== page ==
- Covenants – Divine promises requiring participation from God and humans.
- Divine deliverance – Rescuing the Hebrews from Egyptian slavery.
- The Law – The 10 Commandments and laws and regulations of Deuteronomy.
- The Temple – A place of worship mirroring the throne room of God.
The place where God dwelt.
- Sacrifices – Reminders of the seriousness of sin and atonement.
- Priests – Teachers of the law and precepts of God.
- Feasts & Festivals – Times of celebration remembering God and His work.
One can easily see that rituals (e.g., temple worship, sacrifices, and feasts) had a place in the lives of God’s people. The rituals were not meaningless and empty. They were used by God to teach principles to His people. Overall we see God used various means for making disciples in the Old Testament. There is no set pattern or one thing that discipled a person. God made disciples through community and various actions.

In The New Testament Jesus used various methods for making disciples. These methods of course come to us within Judaism (the religion Jesus was born into). Jesus did employ some new methods (in contrast to what was done in the Old Testament) for making disciples. However, it must be noted that the majority of Jesus’ methods were already in practice and common to rabbinic Judaism. As mentioned earlier, Jesus used something relevant and real for the culture and people of His time. Here are several of Jesus’ methods.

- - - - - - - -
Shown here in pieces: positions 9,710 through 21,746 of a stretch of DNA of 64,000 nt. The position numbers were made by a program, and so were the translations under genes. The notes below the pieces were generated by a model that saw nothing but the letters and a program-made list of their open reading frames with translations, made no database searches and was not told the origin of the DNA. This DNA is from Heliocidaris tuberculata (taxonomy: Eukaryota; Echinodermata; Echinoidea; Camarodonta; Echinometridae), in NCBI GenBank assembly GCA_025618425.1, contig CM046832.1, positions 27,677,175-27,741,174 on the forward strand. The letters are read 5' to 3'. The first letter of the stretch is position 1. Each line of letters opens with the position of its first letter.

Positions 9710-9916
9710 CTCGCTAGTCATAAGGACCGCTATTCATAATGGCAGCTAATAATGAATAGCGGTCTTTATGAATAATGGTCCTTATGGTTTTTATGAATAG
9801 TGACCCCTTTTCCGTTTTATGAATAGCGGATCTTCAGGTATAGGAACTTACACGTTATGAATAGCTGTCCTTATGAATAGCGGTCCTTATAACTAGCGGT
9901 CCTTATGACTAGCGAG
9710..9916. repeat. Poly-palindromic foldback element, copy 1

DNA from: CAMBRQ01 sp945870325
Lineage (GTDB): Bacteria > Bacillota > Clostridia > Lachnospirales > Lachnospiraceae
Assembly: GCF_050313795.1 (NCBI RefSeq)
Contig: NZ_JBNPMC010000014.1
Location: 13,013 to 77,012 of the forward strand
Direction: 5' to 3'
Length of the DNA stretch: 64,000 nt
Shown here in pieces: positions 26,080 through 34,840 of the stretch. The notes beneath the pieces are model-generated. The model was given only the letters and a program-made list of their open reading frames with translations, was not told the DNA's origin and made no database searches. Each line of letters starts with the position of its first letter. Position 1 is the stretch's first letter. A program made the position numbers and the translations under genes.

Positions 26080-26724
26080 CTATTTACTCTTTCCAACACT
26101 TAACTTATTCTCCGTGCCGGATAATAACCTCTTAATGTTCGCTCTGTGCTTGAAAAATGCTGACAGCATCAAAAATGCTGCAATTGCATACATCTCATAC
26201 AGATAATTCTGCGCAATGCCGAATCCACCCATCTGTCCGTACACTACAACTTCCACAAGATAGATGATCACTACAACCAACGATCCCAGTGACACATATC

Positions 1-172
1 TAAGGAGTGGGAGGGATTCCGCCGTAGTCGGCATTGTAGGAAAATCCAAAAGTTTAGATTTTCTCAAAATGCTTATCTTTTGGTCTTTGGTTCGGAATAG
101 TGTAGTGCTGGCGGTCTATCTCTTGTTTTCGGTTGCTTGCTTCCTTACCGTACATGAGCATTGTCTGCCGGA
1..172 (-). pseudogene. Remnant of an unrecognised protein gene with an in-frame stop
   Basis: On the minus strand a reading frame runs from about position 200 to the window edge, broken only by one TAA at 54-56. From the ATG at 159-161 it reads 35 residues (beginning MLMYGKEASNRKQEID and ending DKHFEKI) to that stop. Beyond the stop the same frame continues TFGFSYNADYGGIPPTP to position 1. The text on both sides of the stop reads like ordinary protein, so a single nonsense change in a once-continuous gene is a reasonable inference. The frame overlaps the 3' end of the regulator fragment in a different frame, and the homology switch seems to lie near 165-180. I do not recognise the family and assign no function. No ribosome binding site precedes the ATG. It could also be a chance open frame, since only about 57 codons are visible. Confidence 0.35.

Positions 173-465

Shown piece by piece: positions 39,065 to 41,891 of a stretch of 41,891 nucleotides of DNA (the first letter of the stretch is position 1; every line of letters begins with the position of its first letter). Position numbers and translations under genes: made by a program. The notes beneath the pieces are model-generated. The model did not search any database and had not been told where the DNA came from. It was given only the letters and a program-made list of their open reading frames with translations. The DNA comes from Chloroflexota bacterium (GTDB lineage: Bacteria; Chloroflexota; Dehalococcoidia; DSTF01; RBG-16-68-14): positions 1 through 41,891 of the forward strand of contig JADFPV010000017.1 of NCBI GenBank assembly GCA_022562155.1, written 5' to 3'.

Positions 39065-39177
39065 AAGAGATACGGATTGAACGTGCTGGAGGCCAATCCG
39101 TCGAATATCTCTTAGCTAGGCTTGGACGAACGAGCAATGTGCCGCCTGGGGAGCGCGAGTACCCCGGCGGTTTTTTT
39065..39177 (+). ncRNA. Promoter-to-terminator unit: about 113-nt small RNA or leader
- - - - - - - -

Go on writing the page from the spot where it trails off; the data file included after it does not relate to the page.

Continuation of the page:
Methods Jesus used for making disciples

- Preaching repentance and the kingdom of God – Somewhat of a novel idea in that this caused people to perk up and listen.

- Teaching in parables – Believed to be a common practice by rabbis in Jesus’ day. Parables were used a couple times in the Old Testament. Jesus seems to be the master at using parables. Almost all of His teaching in the Gospels comes to us in parables.